Top 6 ideas on renewing civic participation

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Participation Tuesday, November 12, 2013 View Count = 1723

Top 6 ideas on renewing civic participation


On Friday, October 25, Samara co-hosted with the Institute for Research on Public Policy and the Maytree Foundation a workshop on political and civic participation featuring academics, community organizations, and party activists. Short presentations followed by discussion sessions allowed participants to reflect on a variety of challenges that cause citizens to become disengaged from politics, as well as some solutions. Yes, solutions! Here are the top six takeaways:

1.      
Abandon the broken town hall system

The traditional approach taken by politicians to connect to citizens is not working. Meetings or town halls are organized to allow politicians to hear directly from constituents. Although this idea is good in theory, it rarely generates interest. Most of the time, the same people, who are involved in politics or are interested in single issues, attend and participate.

2.      
Go to where the people are

Innovators are meeting their constituents in places where they already are planning to be. This means catching citizens at malls, places of worship, community organizations, or even while on public transit! As a result, the decision makers interact and hear from a greater number of people so that the best policies and initiatives can be introduced to solve community issues.

3.      
Reform closed-shop riding associations

Local riding associations should be an important platform for constituents to get involved in politics. However, many associations act more exclusively than inclusively. They are not always clear on how to be involved, and too frequently riding executives continue to hold the same position for years without providing new members an opportunity to advance. There needs to be an open invitation to participate if we are to ensure political life continues to grow.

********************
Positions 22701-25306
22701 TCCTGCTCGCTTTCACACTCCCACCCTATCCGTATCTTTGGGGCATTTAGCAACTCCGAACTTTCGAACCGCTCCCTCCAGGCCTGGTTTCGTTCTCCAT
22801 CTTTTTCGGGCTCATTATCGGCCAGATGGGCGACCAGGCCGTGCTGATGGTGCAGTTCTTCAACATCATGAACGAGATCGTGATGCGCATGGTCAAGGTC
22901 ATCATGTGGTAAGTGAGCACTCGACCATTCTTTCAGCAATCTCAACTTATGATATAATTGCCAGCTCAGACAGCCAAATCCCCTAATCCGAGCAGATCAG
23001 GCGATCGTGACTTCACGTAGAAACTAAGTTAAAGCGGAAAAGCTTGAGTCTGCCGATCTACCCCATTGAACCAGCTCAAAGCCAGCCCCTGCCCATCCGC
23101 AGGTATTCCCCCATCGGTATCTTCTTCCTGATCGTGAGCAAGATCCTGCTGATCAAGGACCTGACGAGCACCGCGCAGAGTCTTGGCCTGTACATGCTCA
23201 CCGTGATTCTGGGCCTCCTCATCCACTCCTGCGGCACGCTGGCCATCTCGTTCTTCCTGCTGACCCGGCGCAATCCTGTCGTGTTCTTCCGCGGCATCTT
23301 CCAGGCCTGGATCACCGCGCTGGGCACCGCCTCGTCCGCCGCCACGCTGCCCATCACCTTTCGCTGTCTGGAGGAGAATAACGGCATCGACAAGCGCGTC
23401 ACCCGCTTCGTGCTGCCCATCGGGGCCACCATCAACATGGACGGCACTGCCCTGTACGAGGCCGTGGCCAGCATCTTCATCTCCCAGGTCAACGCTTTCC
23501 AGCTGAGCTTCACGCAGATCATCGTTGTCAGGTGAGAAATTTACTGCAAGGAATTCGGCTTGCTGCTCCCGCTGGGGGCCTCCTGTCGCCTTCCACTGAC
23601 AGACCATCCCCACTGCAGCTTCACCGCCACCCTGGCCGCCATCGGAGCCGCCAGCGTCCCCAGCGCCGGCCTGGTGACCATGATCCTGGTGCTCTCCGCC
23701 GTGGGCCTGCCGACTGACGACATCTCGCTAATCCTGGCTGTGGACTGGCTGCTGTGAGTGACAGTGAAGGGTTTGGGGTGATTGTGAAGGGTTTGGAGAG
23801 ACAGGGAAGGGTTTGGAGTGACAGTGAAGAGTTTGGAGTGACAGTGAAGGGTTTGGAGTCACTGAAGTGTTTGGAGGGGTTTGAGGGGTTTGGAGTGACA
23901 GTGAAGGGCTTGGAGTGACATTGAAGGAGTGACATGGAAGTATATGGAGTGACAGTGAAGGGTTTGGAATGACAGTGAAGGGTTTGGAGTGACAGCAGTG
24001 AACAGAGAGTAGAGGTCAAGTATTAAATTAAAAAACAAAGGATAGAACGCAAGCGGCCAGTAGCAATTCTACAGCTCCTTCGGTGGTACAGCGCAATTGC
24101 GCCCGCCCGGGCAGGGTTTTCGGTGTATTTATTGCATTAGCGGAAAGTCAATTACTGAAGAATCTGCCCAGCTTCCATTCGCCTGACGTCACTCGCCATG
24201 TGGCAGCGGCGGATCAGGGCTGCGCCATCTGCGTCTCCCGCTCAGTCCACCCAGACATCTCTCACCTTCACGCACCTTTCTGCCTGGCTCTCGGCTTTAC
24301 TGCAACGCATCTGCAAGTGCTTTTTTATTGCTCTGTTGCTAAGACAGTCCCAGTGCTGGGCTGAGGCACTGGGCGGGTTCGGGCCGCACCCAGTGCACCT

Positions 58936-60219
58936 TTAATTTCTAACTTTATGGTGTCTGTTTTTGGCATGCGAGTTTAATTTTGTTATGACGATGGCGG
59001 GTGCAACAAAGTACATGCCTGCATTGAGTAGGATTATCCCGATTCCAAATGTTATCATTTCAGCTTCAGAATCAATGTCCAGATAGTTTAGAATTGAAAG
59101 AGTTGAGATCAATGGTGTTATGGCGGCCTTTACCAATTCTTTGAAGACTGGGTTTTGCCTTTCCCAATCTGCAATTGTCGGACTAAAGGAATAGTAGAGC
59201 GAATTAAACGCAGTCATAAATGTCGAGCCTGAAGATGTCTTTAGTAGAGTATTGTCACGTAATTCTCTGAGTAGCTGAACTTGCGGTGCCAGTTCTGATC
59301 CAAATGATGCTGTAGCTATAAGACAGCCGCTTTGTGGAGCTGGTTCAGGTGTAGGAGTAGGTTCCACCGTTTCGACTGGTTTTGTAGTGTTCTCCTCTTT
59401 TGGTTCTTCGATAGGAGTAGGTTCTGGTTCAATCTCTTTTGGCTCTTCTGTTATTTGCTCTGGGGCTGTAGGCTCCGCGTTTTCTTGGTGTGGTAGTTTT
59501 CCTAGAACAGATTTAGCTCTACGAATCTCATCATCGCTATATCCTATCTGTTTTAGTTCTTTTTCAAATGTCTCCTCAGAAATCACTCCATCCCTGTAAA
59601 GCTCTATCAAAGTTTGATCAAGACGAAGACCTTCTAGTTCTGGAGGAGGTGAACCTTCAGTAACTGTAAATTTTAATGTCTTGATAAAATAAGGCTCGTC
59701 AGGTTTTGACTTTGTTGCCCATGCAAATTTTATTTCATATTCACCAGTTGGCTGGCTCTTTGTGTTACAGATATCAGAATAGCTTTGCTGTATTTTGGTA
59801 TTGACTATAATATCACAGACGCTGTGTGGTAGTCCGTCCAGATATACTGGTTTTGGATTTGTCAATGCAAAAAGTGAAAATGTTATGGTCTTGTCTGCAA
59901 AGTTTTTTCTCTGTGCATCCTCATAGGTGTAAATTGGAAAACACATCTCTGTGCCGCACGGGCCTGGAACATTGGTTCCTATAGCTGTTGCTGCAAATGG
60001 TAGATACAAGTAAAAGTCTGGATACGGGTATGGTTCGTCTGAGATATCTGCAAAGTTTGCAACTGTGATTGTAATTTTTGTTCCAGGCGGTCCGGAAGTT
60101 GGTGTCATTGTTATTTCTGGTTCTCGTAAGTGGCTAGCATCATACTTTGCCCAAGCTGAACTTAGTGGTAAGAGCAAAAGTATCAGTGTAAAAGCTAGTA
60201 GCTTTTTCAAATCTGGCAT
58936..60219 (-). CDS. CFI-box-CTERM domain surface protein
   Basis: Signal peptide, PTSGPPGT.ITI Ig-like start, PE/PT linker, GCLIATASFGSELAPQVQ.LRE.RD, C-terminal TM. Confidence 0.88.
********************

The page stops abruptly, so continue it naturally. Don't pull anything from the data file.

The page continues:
4.      
Forget trust and focus on belonging

One of the reasons why citizens may remain distant from political or civic participation is many do not feel they belong. This may be even more important than having trust in institutions and political leaders. Those working in politics need to make extra efforts to ensure there is a welcome mat out, that new faces feel acceptance, and that politics is a reflection of their daily lives. This is something that aforementioned riding associations could focus on doing, for instance. 

5.       Get creative with existing resources, opportunities

Government and community-based organizations that offer services to citizens can do more – particularly around voter education at election time. For example, nonpartisan
‘vote kits’ be distributed via existing government programs or services (e.g. your utility bill), rather than relying on the capacity of electoral offices that staff up temporarily at election time, as is common practice now. With translation into many languages, such kits would also be useful for any organization working in diverse neighbourhoods who may not otherwise have the resources to invest in such content. In addition, the time in-between elections shouldn’t be forgotten. Helping civil society organizations incorporate a political discussion component into pre-existing programming (e.g. English as a second language course) is an opportunity to help equip citizens with the interest and skills to engage politically.

6.      
Remember: you get what you celebrate

Do we celebrate ‘being political’? Not really, especially when considering the number of awards for volunteerism out there. The Everyday Political Citizen Project is an excellent way to recognize those who are making a difference in their communities who haven’t given up on politics. By identifying inspiring people in 308 ridings, role models for everyone emerge. These unsung democratic heroes prove that political and civic participation can be a part of our daily lives. They also display ways in which this participation can be a reflection of our values and highlight the fact that a diversity of opportunities to “get political” are out there!

Want to get started on improving public participation right now? Take 5 minutes and nominate an Everyday Political CitizenI just did!



Shifa Tauqir is an undergraduate student of the International Relations program at the University of Toronto, and is participating in a service-learning component
 at Samara this fall for her coursework.

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